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Behind the Numbers: Who Needs to Shoot More Threes?

Posted by KCarpenter on December 22nd, 2010

Kellen Carpenter is an RTC contributor.

A wise man was once asked why he shot so many threes. The sage stroked his chin and replied simply, “Because there are no fours.” Truly this is the wisdom of the ages. While there are some amongst us who dispute the wisdom-dispensing qualifications of former Kentucky Wildcat/Boston Celtic/Miami Heat Antoine Walker, there is at least a hint of a whiff of a smidgen of truth to his sentiment. The three is a powerful and deadly offensive weapon and the proper deployment of judicious three-point shooting can transform a tough team into a deadly team.  This isn’t a secret. Lots of teams know this. How many March upsets follow the familiar script of an overmatched, smaller team launching a barrage of threes in a bid to upset its major-conference opponent? Most of them. But it’s not just underdogs that utilize the three, it’s the top dogs too: Duke’s tremendous early season success is due in no small part to shooting a blistering 43.6% from beyond the arc so far this season. The three is potent, indeed.

Employee #8 Never Hesitated on a Trey Attempt

Yet, for some reason, many teams shy away from the three. Why? The three is mighty, and sometimes a player or a whole team can become drunk on its power, letting loose a barrage of deep shots only to have the shots not fall. The barrage of bricks, airballs, and just plain ugly shots can grind an offense to a halt. Fairly or not, some coaches disparage the three and discourage their players from taking what they see as a relatively low-percentage shot. In their eyes, the three is imprudent and hasty, the product of players not having the discipline to work the ball around the defense, to set up a shot closer to the rim for a “high-percentage shot.” It’s hard to fault coaches for wanting their teams to take the best shots they can get, but sometimes, in trying to avoid the risk of the three-point shot, coaches are actually turning down the real “high-percentage shot.”

Three-point shots, as you may have noticed, are worth one point more than a regular field goal, and because of this mathematical fact, hitting two out of five three-pointers or hitting three out of five standard field goals nets you the same result: six points on five shots taken. Dazzling arithmetic, I know, but I just want to be crystal clear on this so I can make the point that it’s easy to compare the relative efficacy of shooting twos versus shooting threes by simply taking the three-point shooting percentage of a given player or team and multiplying it by 1.5. This is the essential wizardry behind the concept of effective field goal percentage (eFG%) and the trick we are going to use to figure out which teams would be better off shooting more often from behind the arc.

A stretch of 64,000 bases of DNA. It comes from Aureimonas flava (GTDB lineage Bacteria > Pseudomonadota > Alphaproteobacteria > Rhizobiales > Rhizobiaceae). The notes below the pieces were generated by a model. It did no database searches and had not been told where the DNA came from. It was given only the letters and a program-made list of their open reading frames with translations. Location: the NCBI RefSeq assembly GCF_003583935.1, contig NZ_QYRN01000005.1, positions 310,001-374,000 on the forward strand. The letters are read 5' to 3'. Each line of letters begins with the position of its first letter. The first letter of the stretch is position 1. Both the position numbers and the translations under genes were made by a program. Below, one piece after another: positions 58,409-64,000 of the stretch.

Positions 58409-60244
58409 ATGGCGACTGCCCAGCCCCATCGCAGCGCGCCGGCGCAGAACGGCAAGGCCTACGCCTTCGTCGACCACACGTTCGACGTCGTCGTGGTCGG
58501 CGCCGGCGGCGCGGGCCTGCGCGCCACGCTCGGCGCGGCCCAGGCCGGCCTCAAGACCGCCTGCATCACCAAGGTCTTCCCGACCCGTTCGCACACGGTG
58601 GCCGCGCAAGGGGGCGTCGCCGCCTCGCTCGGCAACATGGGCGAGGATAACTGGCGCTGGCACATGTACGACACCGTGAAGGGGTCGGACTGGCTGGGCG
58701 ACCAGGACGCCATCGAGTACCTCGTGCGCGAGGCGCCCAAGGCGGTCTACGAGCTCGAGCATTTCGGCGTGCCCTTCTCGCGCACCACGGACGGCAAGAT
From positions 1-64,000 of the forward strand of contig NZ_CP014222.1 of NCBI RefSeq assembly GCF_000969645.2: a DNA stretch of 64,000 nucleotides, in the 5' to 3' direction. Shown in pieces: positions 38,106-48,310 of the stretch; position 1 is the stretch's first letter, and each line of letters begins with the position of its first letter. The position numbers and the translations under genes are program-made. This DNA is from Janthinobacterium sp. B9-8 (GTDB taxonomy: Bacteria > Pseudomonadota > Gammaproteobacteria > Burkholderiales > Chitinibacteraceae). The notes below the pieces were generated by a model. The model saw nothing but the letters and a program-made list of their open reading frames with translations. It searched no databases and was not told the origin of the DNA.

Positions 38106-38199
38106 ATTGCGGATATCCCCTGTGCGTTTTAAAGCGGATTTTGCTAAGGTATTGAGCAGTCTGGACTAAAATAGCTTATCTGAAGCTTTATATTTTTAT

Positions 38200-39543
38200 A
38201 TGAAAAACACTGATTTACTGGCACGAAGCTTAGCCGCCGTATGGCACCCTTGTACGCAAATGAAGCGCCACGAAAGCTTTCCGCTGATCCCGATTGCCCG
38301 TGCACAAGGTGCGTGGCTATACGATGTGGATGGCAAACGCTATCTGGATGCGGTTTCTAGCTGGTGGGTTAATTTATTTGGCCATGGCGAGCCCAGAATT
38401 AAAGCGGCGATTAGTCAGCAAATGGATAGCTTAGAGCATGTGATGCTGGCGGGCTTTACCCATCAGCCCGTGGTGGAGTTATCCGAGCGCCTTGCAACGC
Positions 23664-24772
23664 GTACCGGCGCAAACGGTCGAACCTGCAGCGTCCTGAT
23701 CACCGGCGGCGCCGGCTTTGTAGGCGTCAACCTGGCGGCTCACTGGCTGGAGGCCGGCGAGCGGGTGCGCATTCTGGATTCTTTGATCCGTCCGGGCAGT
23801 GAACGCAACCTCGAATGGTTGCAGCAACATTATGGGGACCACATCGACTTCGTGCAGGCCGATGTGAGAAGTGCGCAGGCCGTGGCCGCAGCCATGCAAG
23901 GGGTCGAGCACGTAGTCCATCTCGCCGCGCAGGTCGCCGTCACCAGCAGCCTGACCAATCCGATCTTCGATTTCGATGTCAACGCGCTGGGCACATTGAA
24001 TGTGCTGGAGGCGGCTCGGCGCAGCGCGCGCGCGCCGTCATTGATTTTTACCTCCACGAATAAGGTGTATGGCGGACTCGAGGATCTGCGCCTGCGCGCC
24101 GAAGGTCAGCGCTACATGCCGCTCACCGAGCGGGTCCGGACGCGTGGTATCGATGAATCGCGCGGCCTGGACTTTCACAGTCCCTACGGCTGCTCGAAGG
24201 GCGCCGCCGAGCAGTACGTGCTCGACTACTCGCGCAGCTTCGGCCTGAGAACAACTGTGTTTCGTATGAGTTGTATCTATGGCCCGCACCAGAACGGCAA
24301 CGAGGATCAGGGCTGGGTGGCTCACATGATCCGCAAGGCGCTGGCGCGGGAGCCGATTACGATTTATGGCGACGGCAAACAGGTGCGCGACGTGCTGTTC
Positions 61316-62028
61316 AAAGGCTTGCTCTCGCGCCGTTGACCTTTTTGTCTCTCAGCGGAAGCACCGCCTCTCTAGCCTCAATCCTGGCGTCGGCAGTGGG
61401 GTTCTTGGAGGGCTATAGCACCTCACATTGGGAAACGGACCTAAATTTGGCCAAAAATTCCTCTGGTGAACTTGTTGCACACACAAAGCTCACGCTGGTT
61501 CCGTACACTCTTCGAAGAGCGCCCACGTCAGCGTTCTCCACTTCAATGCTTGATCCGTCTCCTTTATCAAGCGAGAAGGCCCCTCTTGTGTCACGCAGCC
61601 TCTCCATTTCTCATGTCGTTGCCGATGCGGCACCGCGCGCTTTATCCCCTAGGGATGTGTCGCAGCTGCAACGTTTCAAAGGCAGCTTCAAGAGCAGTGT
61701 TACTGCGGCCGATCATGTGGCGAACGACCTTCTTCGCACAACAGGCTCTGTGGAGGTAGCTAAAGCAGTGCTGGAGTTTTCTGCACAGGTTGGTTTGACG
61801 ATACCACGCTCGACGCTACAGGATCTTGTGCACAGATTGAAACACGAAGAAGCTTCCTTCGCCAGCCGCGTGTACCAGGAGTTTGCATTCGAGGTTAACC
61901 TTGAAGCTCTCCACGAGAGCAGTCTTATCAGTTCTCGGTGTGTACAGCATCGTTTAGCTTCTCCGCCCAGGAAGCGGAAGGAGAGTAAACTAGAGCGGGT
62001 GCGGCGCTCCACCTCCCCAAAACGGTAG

If a team’s actual two-point field goal percentage is lower than the three-point field goal percentage multiplied by 1.5, it suggests that the team’s better offensive option is shooting the three. If you were to run this basic check on all 345 teams that Mr. Ken Pomeroy quantifies, you’d see that a whopping 246 teams get more offensive bang for their buck from shooting threes. Now, this is a really crude calculation with an even cruder suggestion: if you are effectively better at shooting threes than shooting twos (which most of you are) you should take more threes. This advice ignores a lot of variables like which shots are open, who is open to take those shots, and the difficult-to-measure value of a balanced offense. In many cases, coaches realize how valuable the three-point shot is and are taking those shots at a rate that they feel is most effective for their offense. In these cases, it’s not inherently interesting that the effective three-point percentage happens to be a little higher than two-point percentage; it’s simply a matter of chance with a fairly ambiguous interpretation. What’s much more interesting is to take a look at teams where the numbers are less ambiguous: teams that are much better, relatively speaking, at taking threes than twos, yet insist on ignoring that evidence anyway.  (see table below)

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Behind the Numbers: The Coming Decline

Posted by KCarpenter on December 15th, 2010

So, let’s play a game. I tell you that I’m going to flip a coin (let’s say a 2009 U.S. quarter) exactly thirty times. Your job is to guess how many times that the coin is going to come up “heads.” Very cleverly, you notice that that typically a coin comes up heads about 50% of the time, so you should guess that, in this game, you will get heads about fifteen times. Okay, so I flip the coin the first five times and, surprise of surprises, I end up getting heads four out of five times. Does this mean you were wrong? Does this mean that the coin will continue to turn up heads at a 80% clip? Of course not. It’s just that variance is “magnified“ in small sample sizes. If we flip the coin the full thirty times, it’s almost certainly going to turn up heads less than 80% of the time.